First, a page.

Today marks the beginning of Passover. It’s a time when families come together for prayer, food—and intense discussions about the Jewish condition.
The Passover ceremonial meal—the Seder—is part feast, part ritual, part history lesson. Its narrative is rooted in Exodus, the Old Testament book that most perfectly encapsulates the great themes of Jewish history: suffering, belief, miraculous deliverance. But it is no simple fairy tale. Unlike Jesus and Mohammed, Moses is presented in scripture not as a perfected specimen—but as a complex, flawed human being. His weak-willed followers betray their flaws as well, lapsing into lurid paganism once Moses ascends Mount Sinai to receive the Ten Commandments from God.
The retelling of the flight of Israelite slaves from Egypt inevitably reminds thinking Jews of modern controversies about human rights and power imbalances—which is why the Seder invites not only religious introspection but also political debate. Exodus also lays plain the awkward schism line between modern universalist values, and the ancient idea of Jews as “chosen.” “Ye have seen what I did unto the Egyptians, and how I bare you on eagles’ wings, and brought you unto myself,” God narrates to Moses. “Now therefore, if ye will obey my voice indeed, and keep my covenant, then ye shall be a peculiar treasure unto me above all people.”
I am not an observant Jew. But I have always admired the Jewish tradition of vigorous debate and intellectual inquiry. Decades ago, I once interrupted a family Seder to ask whether God’s slaughter of Egypt’s first-born sons (the last of the ten plagues on the Pharaoh) was not just a particularly effective form of political terrorism on behalf of an oppressed people? It was one of those clever things that boys say to shock their parents—but I remember getting a very fair and thoughtful hearing on this question from my family.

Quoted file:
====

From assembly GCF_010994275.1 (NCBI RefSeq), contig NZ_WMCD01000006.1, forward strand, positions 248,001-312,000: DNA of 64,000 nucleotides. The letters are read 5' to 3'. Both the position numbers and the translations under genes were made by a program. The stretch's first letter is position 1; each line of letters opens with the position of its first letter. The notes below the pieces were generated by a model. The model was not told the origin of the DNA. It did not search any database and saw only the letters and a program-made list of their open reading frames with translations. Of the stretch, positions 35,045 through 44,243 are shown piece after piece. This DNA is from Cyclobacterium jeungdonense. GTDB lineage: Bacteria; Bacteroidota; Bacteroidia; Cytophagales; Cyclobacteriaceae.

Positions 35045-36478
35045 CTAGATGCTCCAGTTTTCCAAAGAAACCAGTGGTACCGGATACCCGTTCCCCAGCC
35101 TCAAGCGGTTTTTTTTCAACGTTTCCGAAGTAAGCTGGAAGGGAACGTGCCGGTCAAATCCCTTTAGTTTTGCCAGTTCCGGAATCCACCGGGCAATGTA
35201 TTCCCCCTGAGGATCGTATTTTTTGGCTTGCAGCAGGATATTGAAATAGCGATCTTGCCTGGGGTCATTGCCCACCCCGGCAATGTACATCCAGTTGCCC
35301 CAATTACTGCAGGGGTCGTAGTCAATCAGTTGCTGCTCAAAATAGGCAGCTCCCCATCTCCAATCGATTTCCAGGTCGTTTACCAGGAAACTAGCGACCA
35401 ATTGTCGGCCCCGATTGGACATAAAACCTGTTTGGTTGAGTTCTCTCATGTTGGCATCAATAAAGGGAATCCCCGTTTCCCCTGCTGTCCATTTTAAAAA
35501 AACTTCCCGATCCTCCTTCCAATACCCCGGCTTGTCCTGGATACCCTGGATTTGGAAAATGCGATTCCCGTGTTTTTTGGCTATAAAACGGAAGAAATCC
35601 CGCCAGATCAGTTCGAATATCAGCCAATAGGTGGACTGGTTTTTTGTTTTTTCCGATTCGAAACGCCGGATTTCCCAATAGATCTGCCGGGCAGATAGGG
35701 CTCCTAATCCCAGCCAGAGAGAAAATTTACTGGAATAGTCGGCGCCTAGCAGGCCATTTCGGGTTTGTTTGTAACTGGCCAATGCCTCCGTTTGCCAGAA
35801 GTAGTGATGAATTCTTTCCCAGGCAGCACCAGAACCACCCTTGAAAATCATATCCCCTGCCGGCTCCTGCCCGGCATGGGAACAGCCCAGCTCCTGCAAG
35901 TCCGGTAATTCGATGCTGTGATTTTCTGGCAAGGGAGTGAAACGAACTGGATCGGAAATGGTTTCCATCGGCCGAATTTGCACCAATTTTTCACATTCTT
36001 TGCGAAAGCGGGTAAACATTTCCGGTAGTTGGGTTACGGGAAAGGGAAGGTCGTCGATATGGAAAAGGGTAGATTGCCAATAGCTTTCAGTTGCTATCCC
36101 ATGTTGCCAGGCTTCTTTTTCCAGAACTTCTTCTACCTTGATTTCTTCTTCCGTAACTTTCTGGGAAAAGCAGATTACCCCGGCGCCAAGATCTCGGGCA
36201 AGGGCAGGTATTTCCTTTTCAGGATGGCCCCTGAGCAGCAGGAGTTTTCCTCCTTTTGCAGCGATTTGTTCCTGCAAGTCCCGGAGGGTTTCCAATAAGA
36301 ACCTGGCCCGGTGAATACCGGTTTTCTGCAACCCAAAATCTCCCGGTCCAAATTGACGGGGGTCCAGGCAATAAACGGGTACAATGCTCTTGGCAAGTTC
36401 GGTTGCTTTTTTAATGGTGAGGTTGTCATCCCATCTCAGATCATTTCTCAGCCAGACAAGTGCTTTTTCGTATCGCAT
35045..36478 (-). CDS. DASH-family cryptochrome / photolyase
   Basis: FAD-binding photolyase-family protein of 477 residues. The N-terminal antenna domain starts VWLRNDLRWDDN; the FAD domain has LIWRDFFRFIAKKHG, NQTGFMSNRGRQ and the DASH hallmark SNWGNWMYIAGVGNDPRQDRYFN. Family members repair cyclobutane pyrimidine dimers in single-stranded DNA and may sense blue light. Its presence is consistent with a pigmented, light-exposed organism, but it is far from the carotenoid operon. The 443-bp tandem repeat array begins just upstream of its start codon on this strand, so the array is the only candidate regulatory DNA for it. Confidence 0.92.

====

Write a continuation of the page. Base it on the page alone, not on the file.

At other Seders, I have seen hosts supplement the traditional symbolic foods with provocative additions such as tangerines (to represent gay rights), artichokes (interfaith marriage) and olives (peace between Jews and Palestinians). That last item is particularly sensitive, because attitudes toward Israel vary widely within the Jewish community—from left-wing activists who support the Boycott, Divestment, and Sanctions movement; to those on the hard right who advocate the outright annexation of the West Bank.
For decades, Israel always has been the one subject that can destroy any Jewish friendship. Yet in most Jewish families, relatives have found a way to get along at the Seder table. Peaceniks and Zionist hawks alike acknowledge the need to stop bickering with one another long enough to get through the Four Questions.
But how long will this cold truce last? During the Harper years, the squabbling within the Canadian Jewish community over the Israel issue sometimes turned into shrieking—in large part, I believe, because so many older diaspora Zionists now spend much of their time surfing the Internet for news about Israel. At a recent large speaking event at Holy Blossom Temple in Toronto, for instance, a middle-aged woman proudly told the crowd that she spent eight hours a day on Facebook groups devoted to the subject. Other crowd members seemed to regard this as an admirable lifestyle choice.
Back when I was a child, you might argue with your cousin about Israel at Seder once a year. But these days, you can argue with him every day on Facebook—with the result that the two of you might not even deign to share the same meal when Passover comes around. Many Jewish retirees I know have quite literally made online Israel advocacy a full-time calling—because the Internet allows them limitless access to articles, Youtube videos and factoids to distribute within their like-minded networks.